Generous support brings music to the ears of students in far-flung places

School students in remote areas of Western Australia and the Northern Territory are seldom able to travel to see live performances from highly talented professional musicians, but thanks to generous corporate and philanthropic support, Musica Viva is able to take the music to the students.

Generous support brings music to the ears of students in far-flung places

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The Indonesian trio Makukuhan has taken its mini-Gamelan orchestra to some of the most remote schools in Western Australia. Touring for Musica Viva In Schools, the Indonesian trio is celebrated for its pitch-bending drums, mesmerising masked dance and unbelievably rapid Javanese clapping. Thanks to the generous support of Rio Tinto and CBH Group, the group is able to cover thousands of kilometres, visiting towns from Babakin and Kondinin to Kronkup and Gnowangerup, providing a total of 59 concerts at 52 schools in August, as well as a range of showcase events and professional development workshops for teachers. Through the Musica Viva In Schools program, each performance comes with digital learning resources that tie in with facets of the Australian curriculum ranging from maths and literacy to intercultural understanding.

There are only six students at Tipperary Station School in the Northern Territory, but when Musica Viva’s Gypsy Tober ensemble visited, they were greeted by students from five local schools, one of which is a 2.5 hour drive away.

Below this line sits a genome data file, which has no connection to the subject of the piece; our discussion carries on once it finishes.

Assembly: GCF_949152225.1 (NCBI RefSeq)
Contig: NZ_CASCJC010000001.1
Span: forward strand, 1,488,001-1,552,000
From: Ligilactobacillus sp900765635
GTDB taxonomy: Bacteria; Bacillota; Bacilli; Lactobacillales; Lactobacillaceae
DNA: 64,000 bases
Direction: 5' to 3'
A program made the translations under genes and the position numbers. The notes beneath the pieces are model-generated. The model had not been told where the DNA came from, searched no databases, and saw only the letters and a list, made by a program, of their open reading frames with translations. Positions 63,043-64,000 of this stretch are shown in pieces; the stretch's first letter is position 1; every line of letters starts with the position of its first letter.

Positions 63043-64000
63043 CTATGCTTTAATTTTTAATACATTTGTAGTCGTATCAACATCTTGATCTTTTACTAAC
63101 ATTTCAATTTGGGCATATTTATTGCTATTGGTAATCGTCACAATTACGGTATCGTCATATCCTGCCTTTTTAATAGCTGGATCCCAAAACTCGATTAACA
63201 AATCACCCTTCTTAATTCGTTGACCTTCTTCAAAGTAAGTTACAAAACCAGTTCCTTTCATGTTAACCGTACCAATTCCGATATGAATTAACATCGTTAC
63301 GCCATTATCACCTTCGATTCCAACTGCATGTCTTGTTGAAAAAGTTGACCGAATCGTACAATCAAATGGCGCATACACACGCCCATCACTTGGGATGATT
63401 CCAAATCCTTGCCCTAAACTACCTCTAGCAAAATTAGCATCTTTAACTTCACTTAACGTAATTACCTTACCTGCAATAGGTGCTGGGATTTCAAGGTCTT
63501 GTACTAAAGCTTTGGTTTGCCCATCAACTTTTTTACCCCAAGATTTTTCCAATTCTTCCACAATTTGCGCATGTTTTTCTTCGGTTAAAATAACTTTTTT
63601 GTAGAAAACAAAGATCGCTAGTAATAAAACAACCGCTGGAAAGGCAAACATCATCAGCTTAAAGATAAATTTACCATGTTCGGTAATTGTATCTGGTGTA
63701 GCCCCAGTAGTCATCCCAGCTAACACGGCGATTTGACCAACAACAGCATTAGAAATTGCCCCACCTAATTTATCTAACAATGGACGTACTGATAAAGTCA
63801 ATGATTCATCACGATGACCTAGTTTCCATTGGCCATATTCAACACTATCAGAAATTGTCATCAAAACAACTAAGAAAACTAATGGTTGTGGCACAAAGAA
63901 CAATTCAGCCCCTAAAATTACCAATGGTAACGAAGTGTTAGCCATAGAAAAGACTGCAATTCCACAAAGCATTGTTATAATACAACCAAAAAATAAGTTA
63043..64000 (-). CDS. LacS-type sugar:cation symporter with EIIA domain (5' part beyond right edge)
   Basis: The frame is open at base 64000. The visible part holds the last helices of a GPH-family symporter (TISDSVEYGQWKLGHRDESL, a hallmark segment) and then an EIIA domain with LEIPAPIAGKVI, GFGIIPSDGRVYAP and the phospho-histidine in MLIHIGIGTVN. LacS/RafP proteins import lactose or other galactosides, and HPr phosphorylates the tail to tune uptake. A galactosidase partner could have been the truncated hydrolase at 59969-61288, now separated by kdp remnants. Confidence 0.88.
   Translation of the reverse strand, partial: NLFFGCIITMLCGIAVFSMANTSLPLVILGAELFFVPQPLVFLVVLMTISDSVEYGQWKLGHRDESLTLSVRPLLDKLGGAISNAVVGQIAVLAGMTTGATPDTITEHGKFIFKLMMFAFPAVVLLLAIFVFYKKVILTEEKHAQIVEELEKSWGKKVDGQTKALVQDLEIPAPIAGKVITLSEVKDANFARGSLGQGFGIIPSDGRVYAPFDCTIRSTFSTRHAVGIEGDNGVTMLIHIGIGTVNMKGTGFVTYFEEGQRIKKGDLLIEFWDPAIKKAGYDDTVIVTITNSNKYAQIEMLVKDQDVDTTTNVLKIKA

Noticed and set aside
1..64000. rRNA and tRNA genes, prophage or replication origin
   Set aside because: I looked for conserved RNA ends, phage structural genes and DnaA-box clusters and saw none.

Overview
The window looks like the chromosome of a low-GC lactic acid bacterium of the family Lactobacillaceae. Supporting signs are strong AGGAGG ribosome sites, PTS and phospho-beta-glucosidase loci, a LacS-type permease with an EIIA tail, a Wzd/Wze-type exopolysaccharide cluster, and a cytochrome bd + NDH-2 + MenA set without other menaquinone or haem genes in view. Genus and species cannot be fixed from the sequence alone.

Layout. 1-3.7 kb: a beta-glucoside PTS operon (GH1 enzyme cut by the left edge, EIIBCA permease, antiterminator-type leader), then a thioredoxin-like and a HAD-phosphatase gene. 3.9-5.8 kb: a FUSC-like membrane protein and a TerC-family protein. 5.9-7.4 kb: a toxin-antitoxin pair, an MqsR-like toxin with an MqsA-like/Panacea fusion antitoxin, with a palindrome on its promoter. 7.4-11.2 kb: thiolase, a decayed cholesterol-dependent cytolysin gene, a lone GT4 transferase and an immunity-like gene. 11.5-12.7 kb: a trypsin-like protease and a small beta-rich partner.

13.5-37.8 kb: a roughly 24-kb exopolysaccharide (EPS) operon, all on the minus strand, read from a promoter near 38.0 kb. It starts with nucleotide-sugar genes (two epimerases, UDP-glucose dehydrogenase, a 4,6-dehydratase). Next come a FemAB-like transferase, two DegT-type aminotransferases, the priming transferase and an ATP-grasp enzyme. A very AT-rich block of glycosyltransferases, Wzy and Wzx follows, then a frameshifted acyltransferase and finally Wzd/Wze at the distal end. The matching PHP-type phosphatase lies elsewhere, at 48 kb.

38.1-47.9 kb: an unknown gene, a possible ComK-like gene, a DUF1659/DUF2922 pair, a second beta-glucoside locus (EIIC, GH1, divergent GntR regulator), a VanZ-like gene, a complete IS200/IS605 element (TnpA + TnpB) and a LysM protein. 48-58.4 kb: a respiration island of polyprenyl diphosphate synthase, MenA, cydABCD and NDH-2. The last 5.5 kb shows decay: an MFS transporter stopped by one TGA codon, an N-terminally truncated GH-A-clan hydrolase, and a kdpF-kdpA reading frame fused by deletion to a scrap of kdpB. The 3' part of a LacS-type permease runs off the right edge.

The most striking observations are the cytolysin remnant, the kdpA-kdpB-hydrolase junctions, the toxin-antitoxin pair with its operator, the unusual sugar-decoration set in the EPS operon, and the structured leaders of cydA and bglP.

Tipperary Station School recognises the importance of building community in remote areas, as well as the power of music to unite, educate and empower people of all ages. With that in mind, they invited Musica Viva to perform at their school. With the generous support of the Tim Fairfax Family Foundation, Musica Viva was able to send Gypsy Tober on a tour of the Northern Territory with a full day spent at Tipperary Station. The students were able to experience a complete concert, and had the opportunity to try their hand at some music making.

‘These are such special, creative, kind kids — it was so exciting watching them engage and play’, said Anna Griffiths from Musica Viva In Schools. One of the schools had even taken the time to write and perform their own special song for Gypsy Tober. At the end of the day, all felt that they had a new and lasting sense of community, and that the Daly River region has the potential to become a community arts hub for future generations of musicians.

Musica Viva, with the assistance of the Tim Fairfax Family Foundation and Arts Queensland, will soon be off on a tour of regional Queensland, with the same aims of delivering music education to remote areas of Australia.

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